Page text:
Generating an estimated $1.5 trillion a year, accounting for almost 10 million jobs, and providing 10 percent or more of the economic output of 20 states, the franchising industry is proving a lucrative market for a growing number of the nation's 760,000 franchise owners.
While owners of a single franchise – be it a UPS Store, a Fantastic Sam's Hair Salon, or a Quizno's Sandwich Shop – make a sustainable living, franchisees who can parlay one store into string of them are becoming millionaires.
Everybody in the Kitchen Since crossing the U.S. border in 1996, El Taco Tote has signed 38 franchise commitments.
The Heras family opened its first restaurant in 1988 based on family recipes from Cuidad Juarez, Mexico. The family has become inseparable from the operation ever since. "It's a family of seven brothers, including my father," says Hector Heras Jr., the company's director of operations, "and everybody's involved."
After scoring a "huge success" with five El Taco Totes in Mexico, the family crossed the U.S. border in 1996 and opened a store in El Paso, Texas. By 1999 the family had three U.S. stores and a line of customers asking to open similar establishments. The Herases hired a consultant, spent hundreds of thousands of dollars on the manuals, documentation, and registration process required of U.S. franchisors, and started selling franchises last year. So far, they have signed commitments for 38 franchises, and two of their new franchisees have opened for business.
"Our competition," Mr. Heras says, "is Anglo chains, like Taco Bell and Baja Fresh, selling food to other Anglos. We offer real Mexican food, and it's a niche we can exploit." So far, most of the people who have agreed to spend $400,000 to $600,000 to open El Taco Tote franchises are all Hispanic, he says.
Becoming a U.S. franchisor has taken a "huge investment and commitment from all family members," Mr. Heras says, "but we think it can make us rich. One of our goals is to see our brand all over the U.S."
Take Russ Umphenour, CEO of the RTM Restaurant Group in Atlanta, who started with a single Arby's franchise in the 1950s. Today Mr. Umphenour's company has 811 Arby's, 16 Sbarro pizza restaurants, and generates $754 million in annual sales. In fact, when the Restaurant Finance Monitor published its list this year of the Top 200 food-service franchisees, 58 multi-unit franchisee companies were each generating revenues of more than $90 million a year.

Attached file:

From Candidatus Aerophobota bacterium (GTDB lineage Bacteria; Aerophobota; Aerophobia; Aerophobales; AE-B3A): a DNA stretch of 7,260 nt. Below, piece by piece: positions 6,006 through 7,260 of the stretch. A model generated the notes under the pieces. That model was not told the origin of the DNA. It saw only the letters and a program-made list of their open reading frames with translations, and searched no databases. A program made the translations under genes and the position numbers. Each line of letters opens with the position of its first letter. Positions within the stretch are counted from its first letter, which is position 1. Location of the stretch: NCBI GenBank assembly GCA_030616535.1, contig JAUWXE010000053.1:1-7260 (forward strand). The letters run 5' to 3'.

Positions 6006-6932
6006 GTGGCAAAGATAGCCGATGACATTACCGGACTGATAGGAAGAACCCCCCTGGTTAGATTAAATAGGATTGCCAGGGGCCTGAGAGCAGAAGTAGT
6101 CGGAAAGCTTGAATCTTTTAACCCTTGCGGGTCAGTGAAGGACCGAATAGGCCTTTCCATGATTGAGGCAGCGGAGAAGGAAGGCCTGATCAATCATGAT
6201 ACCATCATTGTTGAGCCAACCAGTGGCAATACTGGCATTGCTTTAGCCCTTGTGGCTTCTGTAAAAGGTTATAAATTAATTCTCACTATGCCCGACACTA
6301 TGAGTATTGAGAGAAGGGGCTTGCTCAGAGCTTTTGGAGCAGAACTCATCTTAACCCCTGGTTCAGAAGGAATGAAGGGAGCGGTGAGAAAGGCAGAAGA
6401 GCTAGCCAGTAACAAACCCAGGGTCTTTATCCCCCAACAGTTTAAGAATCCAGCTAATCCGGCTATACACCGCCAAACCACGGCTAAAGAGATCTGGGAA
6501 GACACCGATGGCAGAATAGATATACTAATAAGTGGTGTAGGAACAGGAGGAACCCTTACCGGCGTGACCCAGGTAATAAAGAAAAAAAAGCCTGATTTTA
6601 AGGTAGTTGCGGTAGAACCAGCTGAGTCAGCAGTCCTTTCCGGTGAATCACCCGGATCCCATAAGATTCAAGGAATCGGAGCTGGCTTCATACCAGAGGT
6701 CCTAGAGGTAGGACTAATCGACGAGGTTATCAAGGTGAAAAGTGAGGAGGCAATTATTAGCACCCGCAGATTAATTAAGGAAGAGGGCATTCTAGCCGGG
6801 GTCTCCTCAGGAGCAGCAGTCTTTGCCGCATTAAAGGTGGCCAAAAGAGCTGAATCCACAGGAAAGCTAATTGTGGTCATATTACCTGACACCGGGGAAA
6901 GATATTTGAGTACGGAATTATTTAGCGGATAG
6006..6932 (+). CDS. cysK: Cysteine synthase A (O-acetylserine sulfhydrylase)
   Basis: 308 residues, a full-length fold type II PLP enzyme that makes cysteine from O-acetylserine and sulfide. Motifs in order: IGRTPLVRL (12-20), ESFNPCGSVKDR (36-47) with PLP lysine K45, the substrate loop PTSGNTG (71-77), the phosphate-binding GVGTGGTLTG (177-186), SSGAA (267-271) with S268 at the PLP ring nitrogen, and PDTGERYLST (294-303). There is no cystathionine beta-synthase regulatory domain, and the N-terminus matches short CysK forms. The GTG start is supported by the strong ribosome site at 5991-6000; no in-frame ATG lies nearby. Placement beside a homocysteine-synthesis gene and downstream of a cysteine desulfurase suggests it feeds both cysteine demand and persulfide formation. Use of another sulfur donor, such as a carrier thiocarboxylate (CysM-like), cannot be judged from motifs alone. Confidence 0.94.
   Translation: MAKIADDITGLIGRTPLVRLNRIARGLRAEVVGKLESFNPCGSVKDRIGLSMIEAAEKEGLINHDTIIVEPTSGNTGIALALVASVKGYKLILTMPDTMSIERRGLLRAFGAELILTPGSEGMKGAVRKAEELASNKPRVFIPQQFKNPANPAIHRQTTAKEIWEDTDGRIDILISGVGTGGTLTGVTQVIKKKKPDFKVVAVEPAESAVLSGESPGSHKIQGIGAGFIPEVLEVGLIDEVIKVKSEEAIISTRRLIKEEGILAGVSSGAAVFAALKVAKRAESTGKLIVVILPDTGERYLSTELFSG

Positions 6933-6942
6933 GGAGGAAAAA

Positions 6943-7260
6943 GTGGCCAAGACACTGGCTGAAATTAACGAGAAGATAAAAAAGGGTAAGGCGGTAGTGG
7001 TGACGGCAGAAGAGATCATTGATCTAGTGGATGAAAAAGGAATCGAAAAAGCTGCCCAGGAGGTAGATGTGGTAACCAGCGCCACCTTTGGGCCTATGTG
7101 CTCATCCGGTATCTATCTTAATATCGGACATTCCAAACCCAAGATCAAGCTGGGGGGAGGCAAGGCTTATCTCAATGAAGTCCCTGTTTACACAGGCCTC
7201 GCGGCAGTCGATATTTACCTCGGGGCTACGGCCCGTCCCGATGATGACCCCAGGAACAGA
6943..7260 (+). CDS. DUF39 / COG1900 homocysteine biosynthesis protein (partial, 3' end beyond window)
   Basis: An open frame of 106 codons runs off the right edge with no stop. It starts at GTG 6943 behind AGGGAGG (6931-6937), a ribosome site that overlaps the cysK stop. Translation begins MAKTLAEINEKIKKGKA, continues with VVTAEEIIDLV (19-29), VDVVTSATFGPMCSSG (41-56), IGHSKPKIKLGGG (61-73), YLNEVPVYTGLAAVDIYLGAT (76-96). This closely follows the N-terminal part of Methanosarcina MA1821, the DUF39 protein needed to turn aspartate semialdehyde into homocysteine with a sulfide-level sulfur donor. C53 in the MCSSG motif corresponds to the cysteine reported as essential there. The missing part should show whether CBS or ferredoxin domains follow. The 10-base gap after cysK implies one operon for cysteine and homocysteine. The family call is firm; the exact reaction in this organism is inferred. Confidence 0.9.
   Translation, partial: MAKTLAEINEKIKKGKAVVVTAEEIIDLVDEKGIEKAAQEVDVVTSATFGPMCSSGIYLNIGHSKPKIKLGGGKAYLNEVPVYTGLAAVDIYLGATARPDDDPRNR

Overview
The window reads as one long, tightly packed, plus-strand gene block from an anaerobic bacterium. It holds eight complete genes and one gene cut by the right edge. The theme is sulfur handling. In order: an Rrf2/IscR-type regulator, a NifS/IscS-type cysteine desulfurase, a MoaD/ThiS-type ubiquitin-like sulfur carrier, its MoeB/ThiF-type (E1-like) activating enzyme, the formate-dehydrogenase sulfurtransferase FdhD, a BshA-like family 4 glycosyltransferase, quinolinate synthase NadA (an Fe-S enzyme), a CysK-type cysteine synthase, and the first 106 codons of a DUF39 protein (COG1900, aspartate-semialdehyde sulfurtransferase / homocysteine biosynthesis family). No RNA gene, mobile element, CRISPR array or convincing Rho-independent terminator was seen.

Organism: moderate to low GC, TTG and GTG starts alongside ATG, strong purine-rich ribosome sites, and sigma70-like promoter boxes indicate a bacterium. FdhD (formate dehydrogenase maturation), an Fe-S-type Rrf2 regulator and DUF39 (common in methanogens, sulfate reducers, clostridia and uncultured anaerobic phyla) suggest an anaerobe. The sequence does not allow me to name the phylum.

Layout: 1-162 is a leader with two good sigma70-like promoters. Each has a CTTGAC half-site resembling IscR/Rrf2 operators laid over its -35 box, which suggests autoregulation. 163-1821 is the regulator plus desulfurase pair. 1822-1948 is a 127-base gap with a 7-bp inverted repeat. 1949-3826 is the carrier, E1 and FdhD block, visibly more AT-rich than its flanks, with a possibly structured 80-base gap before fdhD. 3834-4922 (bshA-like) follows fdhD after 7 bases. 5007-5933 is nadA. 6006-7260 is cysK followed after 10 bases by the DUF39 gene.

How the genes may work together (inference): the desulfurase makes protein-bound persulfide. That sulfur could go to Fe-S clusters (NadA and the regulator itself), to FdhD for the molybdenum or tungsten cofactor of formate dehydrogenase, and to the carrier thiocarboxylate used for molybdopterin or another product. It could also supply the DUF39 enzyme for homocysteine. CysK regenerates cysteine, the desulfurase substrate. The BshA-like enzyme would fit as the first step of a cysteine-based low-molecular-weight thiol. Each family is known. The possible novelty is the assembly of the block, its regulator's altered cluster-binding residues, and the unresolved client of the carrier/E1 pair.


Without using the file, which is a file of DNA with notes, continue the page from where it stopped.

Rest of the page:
Several Hispanic market leaders are familiar names among franchising's brightest stars. Linda Alvarado, an owner of the Colorado Rockies baseball team and Alvarado Construction, also runs Palo Alto Inc., a multi-unit franchise company with 82 Taco Bells and 48 Pizza Huts.
Lopez Foods Inc., No. 11 on the 2004 Hispanic Business 500®, is lead by John Lopez, a former McDonald's multi-unit franchisee who now is a key vendor to the McDonald's franchise system. Cuban-born Al Cabrera operates 138 Burger Kings in Florida and Illinois. And Ralph Alvarez, who began his career as an executive at Burger King and Wendy's, is now president of McDonald's USA, responsible for over 13,000 restaurants across the country.
Still, while statistics are elusive because most of the country's 2,200 franchisors don't track their franchisees by race or ethnicity, experts say Hispanics and other minorities are participating in this thriving business sector in fewer numbers than might be expected.
C. Everett Wallace, chairman of the International Franchise Association's Minorities in Franchising Steering Committee, estimates 6 percent to 9 percent of the country's franchised businesses are owned by Hispanics, African Americans, Asian Americans, and Native Americans combined.
Industry experts differ on why the numbers are low. Some blame cultural bias; others see an uneven playing field. Some say the cost to open a franchise – anywhere from about $30,000 for a maid service, to millions of dollars to build and open a full-service restaurant – is prohibitive. And still others say franchisors need to do more to reach out.